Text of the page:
Alexandra McLaughry, DVM, is a graduate of University of Oregon and University College Dublin Veterinary School. She works at VCA East Mill Plain Animal Hospital and cares for her own dogs, cats, and children in Portland, OR.
Q. What are you talking with your clients about right now?
A. Still keeping up with flea control even through the winter. I am still seeing a lot of fleas on pets, despite the cold weather.
Q. How do I know if my dog has fleas?
A. I use a flea comb (fine tooth comb) and will trap fleas in it or flea dirt, which looks like black specks. If you put those black specks on a white paper towel and add water, you can smear it to reveal blood. The blood is actually flea poop.
For more information about the health risks of fleas, and how to use flea control medication safely, please see this FDA newsletter article.
Q. Do I need to ask my vet about flea control, or can I just buy it online or at Costco?
A. Where and who you buy the flea treatment from is just as important as the type of flea treatment. If your dog has a reaction to a product and you bought it online or at a big box store you are left without help for treatment. Big box stores don’t buy the products from the actual manufacturer, but from other people or business owners, so the manufacturer cannot guarantee that the product has not been tampered or is from the USA.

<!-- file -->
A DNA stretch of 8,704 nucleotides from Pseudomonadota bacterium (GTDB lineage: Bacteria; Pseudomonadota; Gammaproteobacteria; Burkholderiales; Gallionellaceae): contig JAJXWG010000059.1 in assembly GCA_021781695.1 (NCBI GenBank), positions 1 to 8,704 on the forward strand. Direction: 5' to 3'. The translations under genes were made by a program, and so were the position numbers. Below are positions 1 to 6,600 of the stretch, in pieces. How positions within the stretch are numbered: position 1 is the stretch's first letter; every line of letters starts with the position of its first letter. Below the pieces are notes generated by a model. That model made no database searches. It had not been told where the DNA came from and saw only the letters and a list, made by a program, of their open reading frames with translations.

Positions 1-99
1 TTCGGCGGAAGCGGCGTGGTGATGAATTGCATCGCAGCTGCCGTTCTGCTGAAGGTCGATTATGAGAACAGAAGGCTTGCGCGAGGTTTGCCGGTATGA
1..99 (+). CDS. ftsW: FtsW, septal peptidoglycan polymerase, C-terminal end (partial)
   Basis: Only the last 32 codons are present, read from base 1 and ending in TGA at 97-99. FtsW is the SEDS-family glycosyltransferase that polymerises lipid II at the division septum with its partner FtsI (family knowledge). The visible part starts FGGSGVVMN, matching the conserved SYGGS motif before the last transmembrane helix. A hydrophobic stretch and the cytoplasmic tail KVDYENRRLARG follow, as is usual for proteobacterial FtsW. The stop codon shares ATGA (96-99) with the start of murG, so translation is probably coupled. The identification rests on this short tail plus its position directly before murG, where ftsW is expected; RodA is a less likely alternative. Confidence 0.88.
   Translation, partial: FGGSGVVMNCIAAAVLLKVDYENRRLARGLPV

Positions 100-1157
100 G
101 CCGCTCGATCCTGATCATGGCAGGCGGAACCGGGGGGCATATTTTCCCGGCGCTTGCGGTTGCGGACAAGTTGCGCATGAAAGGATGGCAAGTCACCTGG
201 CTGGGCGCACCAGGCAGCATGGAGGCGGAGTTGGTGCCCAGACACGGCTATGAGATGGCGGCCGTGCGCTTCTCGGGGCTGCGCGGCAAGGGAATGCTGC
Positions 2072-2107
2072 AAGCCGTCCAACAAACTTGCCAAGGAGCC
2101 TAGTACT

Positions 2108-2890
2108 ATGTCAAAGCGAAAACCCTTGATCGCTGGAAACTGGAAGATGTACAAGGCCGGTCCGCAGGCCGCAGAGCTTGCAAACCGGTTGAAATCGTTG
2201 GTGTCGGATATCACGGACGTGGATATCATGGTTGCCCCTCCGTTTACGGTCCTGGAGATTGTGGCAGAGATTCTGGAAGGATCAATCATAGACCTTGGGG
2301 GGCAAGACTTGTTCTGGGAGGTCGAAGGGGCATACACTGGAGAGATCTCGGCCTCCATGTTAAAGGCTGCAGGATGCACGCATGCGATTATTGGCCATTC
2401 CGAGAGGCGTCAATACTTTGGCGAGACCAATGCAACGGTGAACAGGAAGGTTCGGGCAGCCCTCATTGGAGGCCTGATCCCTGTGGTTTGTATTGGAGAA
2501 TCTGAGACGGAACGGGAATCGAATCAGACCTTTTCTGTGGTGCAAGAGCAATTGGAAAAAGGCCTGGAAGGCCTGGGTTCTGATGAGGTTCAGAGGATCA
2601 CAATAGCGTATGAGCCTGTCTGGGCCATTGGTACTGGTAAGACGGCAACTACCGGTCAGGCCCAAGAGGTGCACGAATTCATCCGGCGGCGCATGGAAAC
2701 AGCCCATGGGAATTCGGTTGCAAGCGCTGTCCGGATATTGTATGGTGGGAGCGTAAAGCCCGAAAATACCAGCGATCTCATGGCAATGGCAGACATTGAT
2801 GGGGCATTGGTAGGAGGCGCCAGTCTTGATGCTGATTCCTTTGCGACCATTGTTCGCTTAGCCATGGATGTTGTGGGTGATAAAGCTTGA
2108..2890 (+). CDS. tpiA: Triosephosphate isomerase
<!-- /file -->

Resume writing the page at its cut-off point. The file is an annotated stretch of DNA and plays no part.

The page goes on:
Q. What happens if my dog has an adverse reaction to a flea control medication?
A. If you bought the same product from a veterinarian, your veterinarian will do an exam, treat for the adverse reaction and report it to the company, so you can be promptly reimbursed for treatment by the veterinarian and for the flea product.
There were 44,000 complaints made to the EPA regarding topical flea prevention medications in 2008. Almost none of them were purchased from a veterinary office.